Research Food Scientist
The topic of childhood nutrition is top of mind for many these days — why? Perhaps it's because research shows that most children in the U.S. don't meet recommendations for healthy eating or physical activity, and the obesity rates have climbed significantly over the past few decades. Today, nearly 1 in 3 children in America is overweight or obese.
The topic is all over the news right now and something we've been talking about in our labs and with customers. The food industry can play an important role by developing kid-friendly products that taste great and provide nutritious options for families.
At IFT this year, Cargill will showcase new ways to overcome formulation challenges associated with childhood nutrition recommendations. Please stop by our booth, #1721, to learn more about how we can help create great tasting kid-friendly products.
To help manufacturers better understand the changing regulatory environment as it pertains to childhood nutrition, my colleague Regulatory Senior Scientist Kristen Dammann, PhD, RD, will conduct live presentations in the booth on Tues., June 26, at 1:30 p.m. and again on Wed., June 27, at 11:00 a.m. These sessions will provide an overview of policies, regulations and recommendations – such as the new standards for the U.S. Department of Agriculture’s (USDA) National School Lunch Program and School Breakfast Program, Menu Labeling, Guidelines for Food Marketed to Children, and the 2010 Dietary Guidelines for Americans – and how they are impacting the food industry.
Additionally, we will feature a number of food and drink concepts designed to excite kids’ and their parents’ taste buds. For instance, visitors to our booth can try a reduced sodium chicken quesadilla with 25% less sodium than a traditional chicken quesadilla, and a reduced fat mini burger on a whole wheat bun. The mini-burgers also have protein levels to meet school lunch program credit requirements and fit the National Restaurant Association’s Kids LiveWell program. We’ll feature a springy, tasty muffin with 40% less fat than traditional muffins as well.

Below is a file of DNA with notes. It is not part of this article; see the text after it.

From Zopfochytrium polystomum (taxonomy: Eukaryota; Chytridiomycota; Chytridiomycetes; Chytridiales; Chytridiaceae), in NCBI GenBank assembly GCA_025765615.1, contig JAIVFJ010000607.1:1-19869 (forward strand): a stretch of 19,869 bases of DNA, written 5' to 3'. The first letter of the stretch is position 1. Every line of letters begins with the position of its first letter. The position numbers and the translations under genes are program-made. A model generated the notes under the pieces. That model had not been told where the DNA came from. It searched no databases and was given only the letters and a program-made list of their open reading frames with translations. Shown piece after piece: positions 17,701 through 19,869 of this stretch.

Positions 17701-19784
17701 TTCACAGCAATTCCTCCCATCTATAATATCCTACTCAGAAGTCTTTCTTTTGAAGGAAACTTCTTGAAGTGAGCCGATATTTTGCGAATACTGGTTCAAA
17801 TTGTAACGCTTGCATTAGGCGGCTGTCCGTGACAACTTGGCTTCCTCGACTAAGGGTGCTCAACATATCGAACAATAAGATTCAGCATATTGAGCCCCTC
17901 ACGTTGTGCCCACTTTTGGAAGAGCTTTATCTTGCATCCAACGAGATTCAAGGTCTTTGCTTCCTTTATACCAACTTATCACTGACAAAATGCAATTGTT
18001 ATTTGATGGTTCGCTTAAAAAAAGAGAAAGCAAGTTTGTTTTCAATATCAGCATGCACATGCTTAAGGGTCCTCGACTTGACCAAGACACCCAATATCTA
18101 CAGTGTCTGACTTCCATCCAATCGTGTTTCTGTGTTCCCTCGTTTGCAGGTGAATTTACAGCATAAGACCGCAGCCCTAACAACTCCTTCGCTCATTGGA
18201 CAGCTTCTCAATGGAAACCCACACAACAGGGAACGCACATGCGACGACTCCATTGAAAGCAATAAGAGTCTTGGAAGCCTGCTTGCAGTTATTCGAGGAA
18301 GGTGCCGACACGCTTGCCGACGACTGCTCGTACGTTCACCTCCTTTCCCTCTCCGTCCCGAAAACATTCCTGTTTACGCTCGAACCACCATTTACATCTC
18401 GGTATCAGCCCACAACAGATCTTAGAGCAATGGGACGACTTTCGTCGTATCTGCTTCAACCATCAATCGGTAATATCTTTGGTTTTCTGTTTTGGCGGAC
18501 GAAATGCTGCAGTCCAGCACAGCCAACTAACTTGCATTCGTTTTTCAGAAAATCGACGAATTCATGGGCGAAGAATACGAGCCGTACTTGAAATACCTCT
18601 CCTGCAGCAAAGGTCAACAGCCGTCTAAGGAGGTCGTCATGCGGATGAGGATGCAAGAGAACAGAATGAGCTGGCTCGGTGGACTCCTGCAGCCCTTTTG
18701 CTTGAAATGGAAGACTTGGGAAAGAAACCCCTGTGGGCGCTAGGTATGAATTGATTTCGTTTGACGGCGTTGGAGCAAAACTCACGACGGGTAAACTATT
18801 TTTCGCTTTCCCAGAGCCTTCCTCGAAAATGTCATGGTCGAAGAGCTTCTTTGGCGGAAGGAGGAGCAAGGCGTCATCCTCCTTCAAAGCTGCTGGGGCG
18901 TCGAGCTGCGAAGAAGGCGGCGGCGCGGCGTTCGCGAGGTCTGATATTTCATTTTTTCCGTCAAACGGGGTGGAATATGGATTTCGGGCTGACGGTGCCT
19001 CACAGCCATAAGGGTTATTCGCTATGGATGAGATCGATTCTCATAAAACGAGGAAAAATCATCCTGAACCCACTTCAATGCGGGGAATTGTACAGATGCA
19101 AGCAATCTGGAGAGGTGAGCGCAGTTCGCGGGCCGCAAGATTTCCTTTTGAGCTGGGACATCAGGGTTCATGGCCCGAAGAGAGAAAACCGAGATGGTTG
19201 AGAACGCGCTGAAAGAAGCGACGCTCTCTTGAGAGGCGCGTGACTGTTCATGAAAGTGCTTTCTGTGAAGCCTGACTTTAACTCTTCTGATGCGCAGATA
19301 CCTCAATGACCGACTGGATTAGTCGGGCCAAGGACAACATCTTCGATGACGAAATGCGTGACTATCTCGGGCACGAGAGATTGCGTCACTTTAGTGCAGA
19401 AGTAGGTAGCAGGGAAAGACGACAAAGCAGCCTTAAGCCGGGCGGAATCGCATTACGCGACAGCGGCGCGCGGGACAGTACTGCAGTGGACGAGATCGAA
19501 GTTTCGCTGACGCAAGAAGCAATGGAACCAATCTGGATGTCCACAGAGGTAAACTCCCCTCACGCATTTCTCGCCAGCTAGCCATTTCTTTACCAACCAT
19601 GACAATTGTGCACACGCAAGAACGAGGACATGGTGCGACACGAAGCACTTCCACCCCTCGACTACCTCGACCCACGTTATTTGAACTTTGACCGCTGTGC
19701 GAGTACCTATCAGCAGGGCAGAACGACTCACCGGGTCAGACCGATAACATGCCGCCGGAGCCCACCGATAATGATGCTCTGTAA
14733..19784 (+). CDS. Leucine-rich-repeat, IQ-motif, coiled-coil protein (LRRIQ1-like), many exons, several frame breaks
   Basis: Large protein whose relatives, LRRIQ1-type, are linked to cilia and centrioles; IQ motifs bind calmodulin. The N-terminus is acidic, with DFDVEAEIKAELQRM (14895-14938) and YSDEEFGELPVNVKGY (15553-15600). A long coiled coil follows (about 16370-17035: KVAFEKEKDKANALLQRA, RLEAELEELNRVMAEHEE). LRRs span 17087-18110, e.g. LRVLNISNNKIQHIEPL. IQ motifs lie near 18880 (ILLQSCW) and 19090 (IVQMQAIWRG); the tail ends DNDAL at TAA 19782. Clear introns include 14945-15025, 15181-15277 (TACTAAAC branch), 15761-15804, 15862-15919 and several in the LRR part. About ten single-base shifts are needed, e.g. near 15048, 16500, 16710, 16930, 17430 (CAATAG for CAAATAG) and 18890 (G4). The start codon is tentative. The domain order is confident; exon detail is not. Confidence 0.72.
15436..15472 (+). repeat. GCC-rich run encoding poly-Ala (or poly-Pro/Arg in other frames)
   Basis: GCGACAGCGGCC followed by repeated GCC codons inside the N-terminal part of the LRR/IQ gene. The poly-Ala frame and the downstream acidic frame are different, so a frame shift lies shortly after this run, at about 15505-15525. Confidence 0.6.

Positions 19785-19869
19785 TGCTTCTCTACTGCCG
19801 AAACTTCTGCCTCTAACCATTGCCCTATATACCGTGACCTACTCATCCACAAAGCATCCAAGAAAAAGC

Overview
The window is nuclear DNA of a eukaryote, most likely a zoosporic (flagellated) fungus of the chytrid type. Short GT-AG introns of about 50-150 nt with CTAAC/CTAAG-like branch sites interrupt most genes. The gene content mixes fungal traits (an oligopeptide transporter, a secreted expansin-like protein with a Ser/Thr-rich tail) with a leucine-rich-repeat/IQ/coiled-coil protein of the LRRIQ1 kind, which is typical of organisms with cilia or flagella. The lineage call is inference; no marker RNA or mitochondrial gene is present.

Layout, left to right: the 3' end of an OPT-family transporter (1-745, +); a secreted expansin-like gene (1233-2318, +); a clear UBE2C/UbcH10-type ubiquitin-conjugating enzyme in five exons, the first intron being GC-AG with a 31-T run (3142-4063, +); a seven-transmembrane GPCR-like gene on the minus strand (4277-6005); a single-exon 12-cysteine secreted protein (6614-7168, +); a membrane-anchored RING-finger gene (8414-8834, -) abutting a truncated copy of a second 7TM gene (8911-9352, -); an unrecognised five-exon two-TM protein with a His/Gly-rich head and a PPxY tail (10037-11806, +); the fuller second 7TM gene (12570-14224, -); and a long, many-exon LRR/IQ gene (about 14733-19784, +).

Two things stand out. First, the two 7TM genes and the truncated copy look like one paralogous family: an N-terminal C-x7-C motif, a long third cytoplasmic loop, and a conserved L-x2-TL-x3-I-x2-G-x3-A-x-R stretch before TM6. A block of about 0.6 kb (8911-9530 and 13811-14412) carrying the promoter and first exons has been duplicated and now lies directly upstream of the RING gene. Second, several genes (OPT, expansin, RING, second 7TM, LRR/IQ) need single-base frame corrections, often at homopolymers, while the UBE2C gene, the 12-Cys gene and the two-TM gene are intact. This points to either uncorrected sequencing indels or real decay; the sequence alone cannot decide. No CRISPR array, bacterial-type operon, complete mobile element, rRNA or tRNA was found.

For better-for-you snacks, you can try our whole grain blueberry snack bars with yogurt flavored drizzle. They taste great and meet the 30/10/30 rule (30% or less calories from fat; 10% or less calories from saturated fat; at least 30% less sugar by weight) for school nutrition programs. You can also taste regular or chocolate pretzels, which deliver a good source of fiber per serving. Additionally, our sugar-free peppermint patties provide a sweet treat with 33% fewer calories than the leading peppermint patty.
To quench your thirst, you can try our reduced sugar raspberry juice beverage. This juice beverage contains 40% less sugar than a traditional sugar-sweetened juice beverage. Our reduced-sugar chocolate milk concept delivers a kid-friendly drink with 25% less sugar than traditional chocolate milk.
Last but not least, for mom and dad, visitors to our booth can try a shelf-stable omega-3 nutritional beverage that was designed to satisfy consumers’ demand for easy ways to incorporate omega-3s into their diets with an “excellent” source of ALA omega-3 claim.
The childhood obesity epidemic and other nutrition-related issues are discussed on television, the Internet, and in books, newspapers, and magazines. But, with so much information out there, it can be hard to figure out how we as formulators can be part of the solution. I hope that you will join me and my colleagues at IFT so that we, as an industry, can figure it out together. I hope to see you there!
Molly Burke is Research Food Scientist at Cargill. She has been with Cargill for the entirety of her first year in the food industry.